The simple improvement board. Not so simple.


Organizations often start on their lean journeys with visual boards to track improvement projects. My recent experience with a new client, however, has shown me that it’s better to start with something much simpler: a basic suggestion board dealing with simple problems. No, implementing these ideas won’t move the needle on the business’s financial results, but starting with a basic board like this is a critical foundational step.

Here are four reasons why these boards are important.

1. They create the right mindset and culture.
It takes a long time before an organization reaches the point where “no problem is a problem.” In most companies, problems are something to be hidden or ignored. Sharing them can be embarrassing, if not threatening. Having people post improvement ideas about how to make their own work easier or faster—to fix what bugs them—is a powerful way to getting them more comfortable with the concept of making their issues visible, to both their peers and to leadership. This kind of simple board is an important first step to creating a culture in which it’s okay to make problems visible.

2. They keep ownership of the problem where it belongs.
Well-designed suggestion cards always have the employee’s name at the top to reinforce the understanding that the employee—not management—owns both the problem and the countermeasure. In this way, the card creates a profoundly different dynamic from a simple complaint to a supervisor. That kind of conversation typically results in the problem being dropped onto a manager’s to-do list, where it may or may not get done in a timely fashion.  Leadership must support the employee in solving the problem, of course, but responsibility lies with the worker.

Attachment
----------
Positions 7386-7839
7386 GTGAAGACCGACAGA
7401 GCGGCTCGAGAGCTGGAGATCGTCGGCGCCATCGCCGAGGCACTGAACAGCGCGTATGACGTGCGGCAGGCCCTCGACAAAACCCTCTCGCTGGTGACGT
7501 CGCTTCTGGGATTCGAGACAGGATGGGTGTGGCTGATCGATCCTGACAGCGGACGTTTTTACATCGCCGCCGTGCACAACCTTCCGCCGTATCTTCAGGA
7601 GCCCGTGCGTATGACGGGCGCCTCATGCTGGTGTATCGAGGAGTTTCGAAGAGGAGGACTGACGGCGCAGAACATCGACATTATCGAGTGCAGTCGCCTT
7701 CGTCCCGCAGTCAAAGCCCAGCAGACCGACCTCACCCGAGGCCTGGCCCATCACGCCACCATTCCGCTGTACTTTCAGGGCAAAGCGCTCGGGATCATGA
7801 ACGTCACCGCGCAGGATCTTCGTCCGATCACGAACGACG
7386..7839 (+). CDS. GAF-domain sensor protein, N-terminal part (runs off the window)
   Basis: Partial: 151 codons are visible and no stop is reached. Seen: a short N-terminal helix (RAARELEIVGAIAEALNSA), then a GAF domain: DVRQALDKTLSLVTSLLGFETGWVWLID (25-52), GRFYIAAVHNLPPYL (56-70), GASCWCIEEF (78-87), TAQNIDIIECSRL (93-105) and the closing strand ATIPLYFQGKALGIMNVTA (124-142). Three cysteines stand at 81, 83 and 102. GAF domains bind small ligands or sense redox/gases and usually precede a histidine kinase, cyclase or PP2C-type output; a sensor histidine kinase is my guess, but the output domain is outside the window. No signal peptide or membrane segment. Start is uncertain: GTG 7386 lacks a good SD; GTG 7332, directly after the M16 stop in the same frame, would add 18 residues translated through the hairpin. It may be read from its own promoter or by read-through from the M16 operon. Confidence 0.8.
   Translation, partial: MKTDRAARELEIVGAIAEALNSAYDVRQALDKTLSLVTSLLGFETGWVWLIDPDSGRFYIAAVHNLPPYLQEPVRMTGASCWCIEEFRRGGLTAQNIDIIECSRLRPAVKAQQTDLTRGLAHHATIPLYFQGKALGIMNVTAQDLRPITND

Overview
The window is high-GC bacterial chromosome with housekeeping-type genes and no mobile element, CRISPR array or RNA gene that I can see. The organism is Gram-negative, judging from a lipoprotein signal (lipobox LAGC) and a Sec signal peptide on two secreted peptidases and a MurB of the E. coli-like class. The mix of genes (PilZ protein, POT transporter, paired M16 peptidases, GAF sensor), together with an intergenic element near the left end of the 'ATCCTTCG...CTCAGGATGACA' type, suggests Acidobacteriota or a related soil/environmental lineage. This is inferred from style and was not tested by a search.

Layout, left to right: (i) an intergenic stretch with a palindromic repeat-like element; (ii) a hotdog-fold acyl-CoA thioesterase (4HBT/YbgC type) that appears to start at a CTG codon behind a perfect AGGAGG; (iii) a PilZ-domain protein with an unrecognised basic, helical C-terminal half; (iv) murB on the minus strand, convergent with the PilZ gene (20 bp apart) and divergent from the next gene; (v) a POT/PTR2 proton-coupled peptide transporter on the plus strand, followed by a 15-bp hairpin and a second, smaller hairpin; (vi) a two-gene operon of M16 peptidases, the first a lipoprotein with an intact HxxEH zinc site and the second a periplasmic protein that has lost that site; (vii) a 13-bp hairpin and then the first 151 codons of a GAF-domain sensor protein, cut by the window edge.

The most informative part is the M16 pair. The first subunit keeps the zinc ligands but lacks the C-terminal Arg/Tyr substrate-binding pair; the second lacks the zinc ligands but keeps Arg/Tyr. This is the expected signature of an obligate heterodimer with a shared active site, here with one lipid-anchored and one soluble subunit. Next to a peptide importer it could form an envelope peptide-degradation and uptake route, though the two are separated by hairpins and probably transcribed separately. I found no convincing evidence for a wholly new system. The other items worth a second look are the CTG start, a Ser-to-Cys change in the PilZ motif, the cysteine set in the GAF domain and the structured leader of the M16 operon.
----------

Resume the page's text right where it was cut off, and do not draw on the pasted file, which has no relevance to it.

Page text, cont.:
3. They provide an opportunity for learning how to solve problems.
Improvement cards provide a chance for managers to help employees develop problem solving skills. Because workers retain ownership of the problems, they have to think through root causes and create possible countermeasures. Even if the problem is simple (say, needing more light at their workspace) they can be coached through the development of alternative solutions and assessment of the consequences of each choice—which is a useful habit when the problems they’re solving become more complex.

4. They deepen leadership understanding.
The TV show Undercover Boss depicts situations where executives are comically (tragically?) ignorant of the reality of frontline workers’ daily lives. But even in a small company, it’s easy for the leadership team to lose touch. Even at the earliest stages, when improvement boards deal with simple issues that make work more difficult for the employees, the suggestions—and the conversations around them—give leadership a deeper understanding of what’s happening at the gemba, and develop closer ties and greater engagement throughout the organization.

You don’t start training to swim the English Channel with a five-hour ocean swim. You start with five laps in your local pool. In the same way, you shouldn’t be in too much of a hurry to set up elaborate visual management systems to track and control operational processes. Your organization probably lacks the skills and culture to support it. A simple suggestion board for improvements is a great way to lay a solid foundation for the lean journey ahead. 

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